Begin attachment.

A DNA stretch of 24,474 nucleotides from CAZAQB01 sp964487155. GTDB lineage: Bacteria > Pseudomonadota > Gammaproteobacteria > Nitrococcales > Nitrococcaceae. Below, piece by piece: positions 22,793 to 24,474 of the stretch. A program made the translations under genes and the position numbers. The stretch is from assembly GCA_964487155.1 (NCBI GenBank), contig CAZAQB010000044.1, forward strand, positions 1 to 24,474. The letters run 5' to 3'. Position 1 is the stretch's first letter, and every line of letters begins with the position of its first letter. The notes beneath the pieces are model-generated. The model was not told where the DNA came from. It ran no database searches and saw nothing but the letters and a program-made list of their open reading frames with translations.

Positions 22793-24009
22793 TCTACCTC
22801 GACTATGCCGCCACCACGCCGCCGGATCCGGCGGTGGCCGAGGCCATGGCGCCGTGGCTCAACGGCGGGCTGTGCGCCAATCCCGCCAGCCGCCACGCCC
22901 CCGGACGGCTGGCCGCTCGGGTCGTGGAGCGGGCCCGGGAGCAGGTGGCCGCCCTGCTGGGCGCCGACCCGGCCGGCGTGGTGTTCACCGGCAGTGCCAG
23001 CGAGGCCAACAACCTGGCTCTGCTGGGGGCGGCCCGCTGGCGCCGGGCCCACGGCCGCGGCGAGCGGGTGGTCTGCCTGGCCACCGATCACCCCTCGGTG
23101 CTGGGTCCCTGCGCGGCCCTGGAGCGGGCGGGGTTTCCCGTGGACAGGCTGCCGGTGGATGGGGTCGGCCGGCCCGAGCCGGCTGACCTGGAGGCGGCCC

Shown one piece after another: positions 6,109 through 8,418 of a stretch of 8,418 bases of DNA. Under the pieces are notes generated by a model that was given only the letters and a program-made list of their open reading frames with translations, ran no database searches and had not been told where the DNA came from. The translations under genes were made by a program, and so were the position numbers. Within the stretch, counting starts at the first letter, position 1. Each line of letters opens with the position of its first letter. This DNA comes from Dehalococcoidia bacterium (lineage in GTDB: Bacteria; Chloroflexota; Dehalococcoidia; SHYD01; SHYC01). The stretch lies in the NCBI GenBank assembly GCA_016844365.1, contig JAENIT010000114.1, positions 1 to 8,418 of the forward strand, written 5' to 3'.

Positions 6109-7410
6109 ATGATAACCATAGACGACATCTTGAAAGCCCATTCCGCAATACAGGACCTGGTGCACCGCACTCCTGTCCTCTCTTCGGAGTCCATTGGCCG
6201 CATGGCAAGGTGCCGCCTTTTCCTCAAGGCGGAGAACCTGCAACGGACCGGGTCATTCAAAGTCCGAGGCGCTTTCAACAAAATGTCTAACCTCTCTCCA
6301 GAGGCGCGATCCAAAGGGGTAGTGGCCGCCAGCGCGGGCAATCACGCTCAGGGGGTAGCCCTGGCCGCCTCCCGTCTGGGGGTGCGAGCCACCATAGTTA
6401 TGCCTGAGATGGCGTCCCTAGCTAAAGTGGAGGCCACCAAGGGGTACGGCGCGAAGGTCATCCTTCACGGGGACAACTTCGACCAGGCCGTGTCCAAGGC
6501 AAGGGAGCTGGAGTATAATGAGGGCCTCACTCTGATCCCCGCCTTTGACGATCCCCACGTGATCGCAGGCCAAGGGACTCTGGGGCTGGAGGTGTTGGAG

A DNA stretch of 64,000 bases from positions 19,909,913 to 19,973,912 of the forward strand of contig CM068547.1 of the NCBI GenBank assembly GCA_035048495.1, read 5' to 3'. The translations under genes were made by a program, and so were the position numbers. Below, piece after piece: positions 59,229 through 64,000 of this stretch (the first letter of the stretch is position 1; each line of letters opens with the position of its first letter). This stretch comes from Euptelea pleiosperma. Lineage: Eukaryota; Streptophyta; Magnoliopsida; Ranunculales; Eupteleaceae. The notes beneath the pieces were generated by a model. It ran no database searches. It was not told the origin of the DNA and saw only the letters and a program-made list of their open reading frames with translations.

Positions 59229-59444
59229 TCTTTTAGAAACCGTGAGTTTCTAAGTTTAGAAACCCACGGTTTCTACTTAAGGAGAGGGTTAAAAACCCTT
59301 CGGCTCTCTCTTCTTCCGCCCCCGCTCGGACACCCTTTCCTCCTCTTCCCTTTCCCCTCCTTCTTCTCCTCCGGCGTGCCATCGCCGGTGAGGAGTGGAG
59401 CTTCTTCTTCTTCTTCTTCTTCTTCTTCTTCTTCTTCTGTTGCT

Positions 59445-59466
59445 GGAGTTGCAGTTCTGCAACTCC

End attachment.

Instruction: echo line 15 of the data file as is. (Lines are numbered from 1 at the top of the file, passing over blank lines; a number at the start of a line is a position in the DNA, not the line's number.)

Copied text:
A DNA stretch of 64,000 bases from positions 19,909,913 to 19,973,912 of the forward strand of contig CM068547.1 of the NCBI GenBank assembly GCA_035048495.1, read 5' to 3'. The translations under genes were made by a program, and so were the position numbers. Below, piece after piece: positions 59,229 through 64,000 of this stretch (the first letter of the stretch is position 1; each line of letters opens with the position of its first letter). This stretch comes from Euptelea pleiosperma. Lineage: Eukaryota; Streptophyta; Magnoliopsida; Ranunculales; Eupteleaceae. The notes beneath the pieces were generated by a model. It ran no database searches. It was not told the origin of the DNA and saw only the letters and a program-made list of their open reading frames with translations.